Democrats already have ample reason to support such a move: After all, the electoral college system denied Al Gore the presidency in 2000, even though he had the most votes. And in 2004, if a mere 60,000 swing voters in Ohio had changed their minds and voted for John Kerry, he would have won the presidency while losing the national popular vote by 3 million ballots. That would have made believers in direct national elections out of many Republicans.
9] MAKE VOTING A RIGHT. As American voters discovered in 2000, we have no legal right to vote directly for president. In Bush v. Gore, the Supreme Court reaffirmed that, under the Constitution, voting for president is reserved for state legislatures, who decide whether they wish to delegate it to the voters. A constitutional amendment spelling out our right to vote could guarantee the franchise to all citizens. It would also guard against practices that can disenfranchise groups such as minority voters, prisoners, District of Columbia voters, and those using provisional ballots. Already, every returning member of the Congressional Black Caucus has signed on to Representative Jackson's legislation to provide such a constitutional right.
10] MINIMIZE MONEY'S ROLE. With political campaigns largely financed by private sources, the views of those with the most money are disproportionately heard. Public financing of elections could open up an increasingly brain-dead political debate, and widen the narrowing spectrum of political ideas. One promising new approach is mandating free airtime for candidates. Broadcast media is the greatest expense of any candidate's campaign, yet providing free airtime would cost the taxpayers nothing.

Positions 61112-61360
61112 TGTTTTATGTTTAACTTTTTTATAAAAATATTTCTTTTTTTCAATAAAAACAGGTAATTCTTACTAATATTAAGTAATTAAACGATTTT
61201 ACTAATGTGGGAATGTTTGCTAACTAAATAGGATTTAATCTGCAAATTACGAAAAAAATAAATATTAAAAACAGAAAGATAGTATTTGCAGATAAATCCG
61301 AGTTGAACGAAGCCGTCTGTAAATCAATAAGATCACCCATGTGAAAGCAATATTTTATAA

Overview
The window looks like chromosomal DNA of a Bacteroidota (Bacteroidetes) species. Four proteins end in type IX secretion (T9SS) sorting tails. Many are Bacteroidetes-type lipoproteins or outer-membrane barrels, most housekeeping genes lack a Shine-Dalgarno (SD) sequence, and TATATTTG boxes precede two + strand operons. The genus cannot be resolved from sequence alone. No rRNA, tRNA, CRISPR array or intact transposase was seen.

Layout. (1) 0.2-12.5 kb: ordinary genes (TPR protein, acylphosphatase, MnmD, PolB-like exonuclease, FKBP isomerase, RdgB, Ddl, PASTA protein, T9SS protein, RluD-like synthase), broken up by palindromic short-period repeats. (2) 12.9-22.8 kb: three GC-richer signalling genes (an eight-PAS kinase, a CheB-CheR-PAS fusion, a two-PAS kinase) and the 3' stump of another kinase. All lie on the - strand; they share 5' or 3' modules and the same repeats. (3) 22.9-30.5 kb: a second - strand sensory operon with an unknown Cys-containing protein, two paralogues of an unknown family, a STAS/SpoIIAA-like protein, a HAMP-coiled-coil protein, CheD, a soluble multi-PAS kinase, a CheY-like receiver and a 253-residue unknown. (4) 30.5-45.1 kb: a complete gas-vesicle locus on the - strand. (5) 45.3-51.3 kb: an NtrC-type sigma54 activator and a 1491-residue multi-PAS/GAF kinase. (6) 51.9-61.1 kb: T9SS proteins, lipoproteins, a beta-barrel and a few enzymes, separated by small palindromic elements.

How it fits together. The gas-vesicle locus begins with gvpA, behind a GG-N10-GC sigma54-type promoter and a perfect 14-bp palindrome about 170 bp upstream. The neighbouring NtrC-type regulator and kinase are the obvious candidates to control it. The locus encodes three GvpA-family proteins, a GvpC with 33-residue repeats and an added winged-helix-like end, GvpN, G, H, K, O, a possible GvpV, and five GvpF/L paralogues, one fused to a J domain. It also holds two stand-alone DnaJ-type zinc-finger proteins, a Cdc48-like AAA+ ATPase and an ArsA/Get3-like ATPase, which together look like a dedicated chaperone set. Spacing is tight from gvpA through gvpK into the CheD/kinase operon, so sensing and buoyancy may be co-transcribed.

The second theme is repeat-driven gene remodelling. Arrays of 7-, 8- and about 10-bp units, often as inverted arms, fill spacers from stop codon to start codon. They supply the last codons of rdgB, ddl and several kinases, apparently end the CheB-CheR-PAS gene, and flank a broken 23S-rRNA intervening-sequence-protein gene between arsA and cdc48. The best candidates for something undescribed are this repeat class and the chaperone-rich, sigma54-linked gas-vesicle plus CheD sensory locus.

AS THE SUPREME COURT STATED over a century ago, the right to vote is "a fundamental political right, because preservative of all rights." But it's still a right we must fight for. These ten reforms could revitalize American representative democracy in the 21st century. They will not be easy to achieve, because the party in power has little incentive to change the system that has served it so well. Cities, counties, and states will be the laboratories for new approaches, and a number of organizations are already highlighting reform packages, among them Common Cause and the Center for Voting and Democracy.
Shortly after last November's contentious presidential election in the United States, Ukraine held an equally charged contest. When the ruling party stole the election through massive fraud, tens of thousands of Ukrainians poured into the streets for weeks on end until the results were overturned. Whether we're Democrats, Republicans, Greens, or other, we need that same fighting spirit to rescue our own democracy.
Steven Hill is Irvine Senior Fellow for the New America Foundation and author of Fixing Elections: The Failure of America's Winner-Take-All Politics (www.fixingelections.com).
Illustrations by John Cuneo; used with permission.